An audit of the McBride Community Forest in the Robson Valley has found several instances of non-compliance with provincial forestry legislation, according to a report recently released.
These findings include failing to show road locations on site plan maps, in one instance leading to a poorly constructed road that caused environmental harm. Five access roads also were upgraded and used without authorization. The status of cutblocks was not reported to government when required and accurate silviculture information was not maintained by the community forest.
"Each of these findings has potential implications for the overall sound management of forest resources, and collectively they raise serious
questions about the community forest corporation's diligence and attention to detail," said board chair Al Gorley. "In our opinion, the management of the McBride Community Forest is not up to the standard required by provincial forestry legislation and expected by the public, nor is it reflective of the generally good management of other community forests we have audited in the past."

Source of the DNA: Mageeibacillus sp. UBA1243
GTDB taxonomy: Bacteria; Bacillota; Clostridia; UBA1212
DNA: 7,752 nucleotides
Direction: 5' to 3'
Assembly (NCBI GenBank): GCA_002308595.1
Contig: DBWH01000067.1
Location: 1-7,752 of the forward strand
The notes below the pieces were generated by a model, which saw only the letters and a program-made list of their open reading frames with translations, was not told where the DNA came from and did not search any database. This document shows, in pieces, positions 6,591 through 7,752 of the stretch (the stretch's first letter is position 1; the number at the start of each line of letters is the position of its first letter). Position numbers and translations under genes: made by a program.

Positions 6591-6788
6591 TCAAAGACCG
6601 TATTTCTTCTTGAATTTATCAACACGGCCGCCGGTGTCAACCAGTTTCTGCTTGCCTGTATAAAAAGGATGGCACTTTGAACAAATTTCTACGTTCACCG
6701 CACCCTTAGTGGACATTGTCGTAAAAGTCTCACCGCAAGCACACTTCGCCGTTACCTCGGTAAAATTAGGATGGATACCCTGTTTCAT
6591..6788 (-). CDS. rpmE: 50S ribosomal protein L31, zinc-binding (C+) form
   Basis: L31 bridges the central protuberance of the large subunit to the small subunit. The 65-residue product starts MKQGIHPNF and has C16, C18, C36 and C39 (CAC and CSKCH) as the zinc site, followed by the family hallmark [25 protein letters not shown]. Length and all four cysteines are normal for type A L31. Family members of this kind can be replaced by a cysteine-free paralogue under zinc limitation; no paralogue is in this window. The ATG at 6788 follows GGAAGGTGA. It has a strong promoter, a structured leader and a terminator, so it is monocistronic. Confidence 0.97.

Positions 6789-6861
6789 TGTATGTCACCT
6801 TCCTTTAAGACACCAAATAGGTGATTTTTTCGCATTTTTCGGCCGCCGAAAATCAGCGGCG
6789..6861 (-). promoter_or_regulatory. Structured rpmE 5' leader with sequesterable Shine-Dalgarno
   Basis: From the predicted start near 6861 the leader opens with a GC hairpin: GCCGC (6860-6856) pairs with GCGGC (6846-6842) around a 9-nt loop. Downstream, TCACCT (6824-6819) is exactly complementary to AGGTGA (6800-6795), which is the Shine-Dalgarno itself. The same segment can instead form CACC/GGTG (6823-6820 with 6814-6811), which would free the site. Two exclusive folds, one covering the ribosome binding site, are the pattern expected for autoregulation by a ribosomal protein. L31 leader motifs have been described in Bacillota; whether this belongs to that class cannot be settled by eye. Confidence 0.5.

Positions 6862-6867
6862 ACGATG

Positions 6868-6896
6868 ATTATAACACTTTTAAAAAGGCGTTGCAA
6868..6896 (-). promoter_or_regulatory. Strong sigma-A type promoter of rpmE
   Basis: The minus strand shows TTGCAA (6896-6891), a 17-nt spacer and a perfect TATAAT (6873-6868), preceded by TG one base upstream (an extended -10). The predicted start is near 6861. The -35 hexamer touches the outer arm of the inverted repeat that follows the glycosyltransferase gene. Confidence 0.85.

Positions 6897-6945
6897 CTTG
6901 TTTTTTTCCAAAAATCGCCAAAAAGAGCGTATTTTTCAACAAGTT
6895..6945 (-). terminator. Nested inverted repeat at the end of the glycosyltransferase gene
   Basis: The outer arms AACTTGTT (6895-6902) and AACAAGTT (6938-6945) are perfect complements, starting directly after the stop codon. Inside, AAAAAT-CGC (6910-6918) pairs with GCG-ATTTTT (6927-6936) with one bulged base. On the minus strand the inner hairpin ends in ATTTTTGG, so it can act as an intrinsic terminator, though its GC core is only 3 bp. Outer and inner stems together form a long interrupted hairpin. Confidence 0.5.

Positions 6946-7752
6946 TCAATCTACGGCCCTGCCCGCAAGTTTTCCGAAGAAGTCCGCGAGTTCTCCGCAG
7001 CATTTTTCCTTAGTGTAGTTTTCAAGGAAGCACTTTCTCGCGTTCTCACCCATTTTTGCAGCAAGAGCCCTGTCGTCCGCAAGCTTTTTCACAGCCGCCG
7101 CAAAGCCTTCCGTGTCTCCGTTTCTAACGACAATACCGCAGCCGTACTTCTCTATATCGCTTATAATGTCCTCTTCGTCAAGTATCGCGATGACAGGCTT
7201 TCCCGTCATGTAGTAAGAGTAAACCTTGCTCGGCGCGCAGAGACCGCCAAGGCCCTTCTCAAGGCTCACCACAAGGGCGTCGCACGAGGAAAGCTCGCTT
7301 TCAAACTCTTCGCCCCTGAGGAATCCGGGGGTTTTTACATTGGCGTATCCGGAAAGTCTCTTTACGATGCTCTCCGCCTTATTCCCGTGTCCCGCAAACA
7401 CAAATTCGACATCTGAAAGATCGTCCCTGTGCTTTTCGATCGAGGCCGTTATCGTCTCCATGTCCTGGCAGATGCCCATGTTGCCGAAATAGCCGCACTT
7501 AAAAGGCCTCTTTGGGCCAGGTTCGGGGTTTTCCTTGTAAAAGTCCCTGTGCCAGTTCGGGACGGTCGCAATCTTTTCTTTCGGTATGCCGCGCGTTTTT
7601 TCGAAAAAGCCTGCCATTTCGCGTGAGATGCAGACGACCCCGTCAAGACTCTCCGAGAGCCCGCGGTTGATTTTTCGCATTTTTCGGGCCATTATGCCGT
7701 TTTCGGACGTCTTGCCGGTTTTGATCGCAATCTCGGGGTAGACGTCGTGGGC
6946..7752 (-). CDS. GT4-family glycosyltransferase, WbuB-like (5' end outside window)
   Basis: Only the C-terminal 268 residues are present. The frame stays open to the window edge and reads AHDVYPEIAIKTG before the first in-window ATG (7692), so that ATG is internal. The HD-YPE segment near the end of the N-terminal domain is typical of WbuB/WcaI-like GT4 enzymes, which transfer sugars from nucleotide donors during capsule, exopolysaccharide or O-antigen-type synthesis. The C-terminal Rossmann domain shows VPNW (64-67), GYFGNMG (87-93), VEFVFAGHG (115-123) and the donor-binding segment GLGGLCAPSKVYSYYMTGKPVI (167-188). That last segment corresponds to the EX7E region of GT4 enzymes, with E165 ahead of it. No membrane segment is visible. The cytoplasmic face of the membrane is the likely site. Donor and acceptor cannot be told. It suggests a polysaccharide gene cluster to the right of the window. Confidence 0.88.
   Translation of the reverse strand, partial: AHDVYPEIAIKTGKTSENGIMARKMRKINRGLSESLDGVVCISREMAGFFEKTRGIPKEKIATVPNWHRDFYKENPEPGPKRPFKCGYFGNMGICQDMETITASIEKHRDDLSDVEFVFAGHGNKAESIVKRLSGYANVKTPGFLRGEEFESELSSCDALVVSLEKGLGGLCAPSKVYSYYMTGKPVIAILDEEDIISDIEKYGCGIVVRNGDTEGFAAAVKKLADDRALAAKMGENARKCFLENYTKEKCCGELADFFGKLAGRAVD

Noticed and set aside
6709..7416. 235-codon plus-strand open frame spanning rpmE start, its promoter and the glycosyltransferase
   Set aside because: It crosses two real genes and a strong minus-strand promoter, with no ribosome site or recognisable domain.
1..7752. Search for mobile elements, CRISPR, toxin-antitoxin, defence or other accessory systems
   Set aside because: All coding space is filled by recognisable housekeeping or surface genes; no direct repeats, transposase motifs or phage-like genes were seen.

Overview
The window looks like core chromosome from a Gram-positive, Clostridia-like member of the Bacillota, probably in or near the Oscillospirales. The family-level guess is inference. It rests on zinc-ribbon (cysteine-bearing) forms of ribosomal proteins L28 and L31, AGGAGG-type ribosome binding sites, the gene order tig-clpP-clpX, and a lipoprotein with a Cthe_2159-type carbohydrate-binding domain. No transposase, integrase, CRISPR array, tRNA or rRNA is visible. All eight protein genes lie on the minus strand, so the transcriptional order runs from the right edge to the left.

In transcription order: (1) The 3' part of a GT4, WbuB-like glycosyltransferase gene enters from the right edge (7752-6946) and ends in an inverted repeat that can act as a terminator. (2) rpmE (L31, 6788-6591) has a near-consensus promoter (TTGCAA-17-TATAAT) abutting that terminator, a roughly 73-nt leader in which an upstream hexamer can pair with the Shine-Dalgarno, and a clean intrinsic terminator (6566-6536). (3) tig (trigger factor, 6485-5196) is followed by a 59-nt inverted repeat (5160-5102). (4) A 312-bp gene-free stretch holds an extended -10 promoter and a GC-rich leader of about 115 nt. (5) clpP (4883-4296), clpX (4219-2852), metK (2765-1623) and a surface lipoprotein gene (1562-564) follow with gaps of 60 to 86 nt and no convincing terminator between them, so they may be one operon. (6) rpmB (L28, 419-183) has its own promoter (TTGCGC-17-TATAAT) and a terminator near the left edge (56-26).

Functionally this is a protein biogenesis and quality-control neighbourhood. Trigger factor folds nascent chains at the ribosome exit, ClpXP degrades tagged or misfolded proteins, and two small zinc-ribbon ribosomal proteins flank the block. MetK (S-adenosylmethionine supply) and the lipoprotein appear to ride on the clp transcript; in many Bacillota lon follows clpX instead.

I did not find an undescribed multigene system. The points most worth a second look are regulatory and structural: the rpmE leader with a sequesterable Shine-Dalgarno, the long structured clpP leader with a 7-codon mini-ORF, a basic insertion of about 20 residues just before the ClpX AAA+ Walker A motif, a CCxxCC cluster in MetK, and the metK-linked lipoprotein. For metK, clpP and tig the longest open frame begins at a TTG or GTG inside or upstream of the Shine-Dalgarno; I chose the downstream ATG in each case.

This audit examined the activities of McBride Community Forest Corporation (MCFC) on community forest agreement K1H in the Prince George District from Sept. 1, 2010, to Sept. 28, 2012. The McBride community forest was randomly selected for audit, along with the Valemount
Community Forest, which received a clean audit report last December.
The Forest Practices Board is B.C.'s independent watchdog for sound forest and range practices, reporting its findings and recommendations
directly to the public and government. The board audits forest and range practices on public lands and appropriateness of government enforcement. It can also make recommendations for improvement to practices and legislation.